One from the heart: Charles Hazlewood's Paraorchestra
Not really posting this to start a discussion (although one - or several - will probably develop ) & I don't have any particular comment to make about it. I just thought people might like to see it.
Great to see Rolf
and some other great musicians
Questioning the absence of so-called 'disabled musicians' in orchestras is a reasonable one: why should any particular disability prevent any musician from performing? So why aren't they there (other than that they are part of a minority, and many minorities are statistically bound to be absent from any random group).
But Quasthoff, Perlman, Glennie: they haven't been invisible on the international scene. And the only question that really matters is, what evidence is there that talented musicians can't realise their full potential, apart, of course, from their particular condition? If it is the case, it should be looked into, but 'accessibility' (in that sense) is now so high profile it may not be other than that professional musicians are a small minority of the population, so the chances of many other minorities being included in their number become quite small.
Well because if you've got only one hand, you're probably not going to make it as a violinist or bassoonist until cybernetics catches up with the needs of budding one-handed violinists and bassoonists. Fortunately this is less of a hurdle for, say, a one-handed pianist.
Originally Posted by french frank
Notwithstanding purely physical hurdles for certain instruments, most musicianship obviously begins in childhood through parental ambition for the child's cultural development. For a disabled/partially-disabled child that parental ambition all too often evaporates in the face of diverting time, money and energy into giving the child as normal a life in more everyday matters, or else incorrectly assuming that musical pursuits will bear no ultimate fruit due to the disability. Of course the latter 'logic' overlooks the therapeutic benefits of music, as well as the fact that group music-making can compensate for the social isolation that many disabled youngsters have to contend with at school.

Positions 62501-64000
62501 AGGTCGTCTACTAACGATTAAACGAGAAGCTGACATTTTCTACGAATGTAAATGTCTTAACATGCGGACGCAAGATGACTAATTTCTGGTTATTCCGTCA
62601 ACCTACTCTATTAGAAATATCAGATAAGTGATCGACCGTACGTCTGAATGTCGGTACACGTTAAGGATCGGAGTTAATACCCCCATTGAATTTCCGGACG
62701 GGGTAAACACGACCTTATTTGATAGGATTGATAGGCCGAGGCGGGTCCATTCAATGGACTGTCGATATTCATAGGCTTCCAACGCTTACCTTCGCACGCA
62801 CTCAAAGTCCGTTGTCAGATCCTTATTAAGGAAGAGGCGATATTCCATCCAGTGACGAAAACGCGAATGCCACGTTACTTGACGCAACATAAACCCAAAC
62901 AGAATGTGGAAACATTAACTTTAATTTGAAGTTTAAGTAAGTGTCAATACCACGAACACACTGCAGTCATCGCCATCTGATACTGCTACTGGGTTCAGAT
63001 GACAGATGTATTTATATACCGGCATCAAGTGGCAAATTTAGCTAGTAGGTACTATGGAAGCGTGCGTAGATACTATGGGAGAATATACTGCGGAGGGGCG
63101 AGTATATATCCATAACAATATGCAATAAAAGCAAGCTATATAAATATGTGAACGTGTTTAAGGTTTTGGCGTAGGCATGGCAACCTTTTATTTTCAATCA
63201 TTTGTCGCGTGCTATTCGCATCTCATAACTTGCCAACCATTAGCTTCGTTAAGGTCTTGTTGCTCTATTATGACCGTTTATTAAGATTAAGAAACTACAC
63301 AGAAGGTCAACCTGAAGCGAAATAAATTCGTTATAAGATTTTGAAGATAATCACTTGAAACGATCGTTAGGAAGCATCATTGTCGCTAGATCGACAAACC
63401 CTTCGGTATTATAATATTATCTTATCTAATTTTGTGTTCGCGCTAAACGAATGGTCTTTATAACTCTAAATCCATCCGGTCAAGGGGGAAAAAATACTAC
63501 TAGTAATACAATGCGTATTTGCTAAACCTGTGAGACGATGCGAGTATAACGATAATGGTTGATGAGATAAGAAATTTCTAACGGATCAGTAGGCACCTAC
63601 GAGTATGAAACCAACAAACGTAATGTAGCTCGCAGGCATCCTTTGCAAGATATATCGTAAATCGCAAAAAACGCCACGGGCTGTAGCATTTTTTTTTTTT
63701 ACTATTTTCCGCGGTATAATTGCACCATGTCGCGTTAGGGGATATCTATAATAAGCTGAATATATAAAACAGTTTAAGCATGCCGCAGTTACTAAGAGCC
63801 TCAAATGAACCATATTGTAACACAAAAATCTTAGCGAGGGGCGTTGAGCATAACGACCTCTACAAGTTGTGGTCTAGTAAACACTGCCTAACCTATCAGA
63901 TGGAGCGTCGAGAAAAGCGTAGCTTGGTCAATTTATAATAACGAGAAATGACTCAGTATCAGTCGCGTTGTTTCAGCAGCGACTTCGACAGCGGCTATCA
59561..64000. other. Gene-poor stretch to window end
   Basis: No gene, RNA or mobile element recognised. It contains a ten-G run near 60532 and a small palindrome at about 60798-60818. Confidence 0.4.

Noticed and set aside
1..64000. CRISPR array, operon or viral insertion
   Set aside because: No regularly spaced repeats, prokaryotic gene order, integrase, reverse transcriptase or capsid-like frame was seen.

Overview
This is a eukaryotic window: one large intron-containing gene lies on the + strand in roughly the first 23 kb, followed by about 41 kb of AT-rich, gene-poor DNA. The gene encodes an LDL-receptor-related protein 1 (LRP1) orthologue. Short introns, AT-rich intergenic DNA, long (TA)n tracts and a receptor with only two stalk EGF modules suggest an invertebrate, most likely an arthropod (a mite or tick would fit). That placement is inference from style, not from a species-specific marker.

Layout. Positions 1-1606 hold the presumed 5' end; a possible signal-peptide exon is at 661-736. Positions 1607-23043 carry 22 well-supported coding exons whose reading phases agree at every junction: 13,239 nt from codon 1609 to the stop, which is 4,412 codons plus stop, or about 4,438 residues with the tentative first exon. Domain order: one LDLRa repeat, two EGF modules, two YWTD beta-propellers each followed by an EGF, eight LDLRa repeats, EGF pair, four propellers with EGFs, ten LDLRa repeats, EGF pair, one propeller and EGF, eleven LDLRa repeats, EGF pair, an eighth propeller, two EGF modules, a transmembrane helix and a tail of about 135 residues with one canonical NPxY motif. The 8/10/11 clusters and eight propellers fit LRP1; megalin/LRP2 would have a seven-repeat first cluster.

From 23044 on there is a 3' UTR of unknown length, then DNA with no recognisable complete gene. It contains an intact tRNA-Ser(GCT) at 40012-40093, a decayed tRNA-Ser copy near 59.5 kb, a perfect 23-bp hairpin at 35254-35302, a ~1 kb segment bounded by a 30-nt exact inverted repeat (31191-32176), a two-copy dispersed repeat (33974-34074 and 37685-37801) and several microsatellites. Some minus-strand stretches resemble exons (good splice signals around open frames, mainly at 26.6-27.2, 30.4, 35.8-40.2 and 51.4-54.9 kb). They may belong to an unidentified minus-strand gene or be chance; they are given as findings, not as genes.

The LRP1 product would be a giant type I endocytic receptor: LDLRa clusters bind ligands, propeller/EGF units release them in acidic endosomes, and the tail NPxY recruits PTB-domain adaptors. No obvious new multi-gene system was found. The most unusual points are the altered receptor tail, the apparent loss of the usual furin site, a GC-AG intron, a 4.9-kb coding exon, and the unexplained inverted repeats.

When my son was diagnosed with Aspergers
the psychologist ended the consultation with the words
"yes your son has Aspergers Syndrome, help yourself to a viola from the pile by the door on your way out"
(there plenty of disabled people in music not always visible though ! which is not to say that there isn't a lot to be done to challenge our perceptions )
I think what I was getting at (can never be sure after a delay of a few days) was that the first important discovery is the musicality of the child. If the child shows a particular basic aptitude - good sense of rhythm, singing in tune, for example - I presume an instrument would ideally be chosen for its suitability to that child i.e. a child with one arm, as you suggest, might not be offered a violin. As a query, how often would voice be chosen as the most suitable instrument for individual tuition and development?
Originally Posted by Boilk
Good point, I think singing comes naturally to nearly all children. I recall from school that only very few children indeed are tone deaf - they stuck out like a sore thumb during school assembly!
Originally Posted by french frank
Sounds like another person with a great "bedside" manner!
Originally Posted by MrGongGong
I guess you dOnt do jokes ????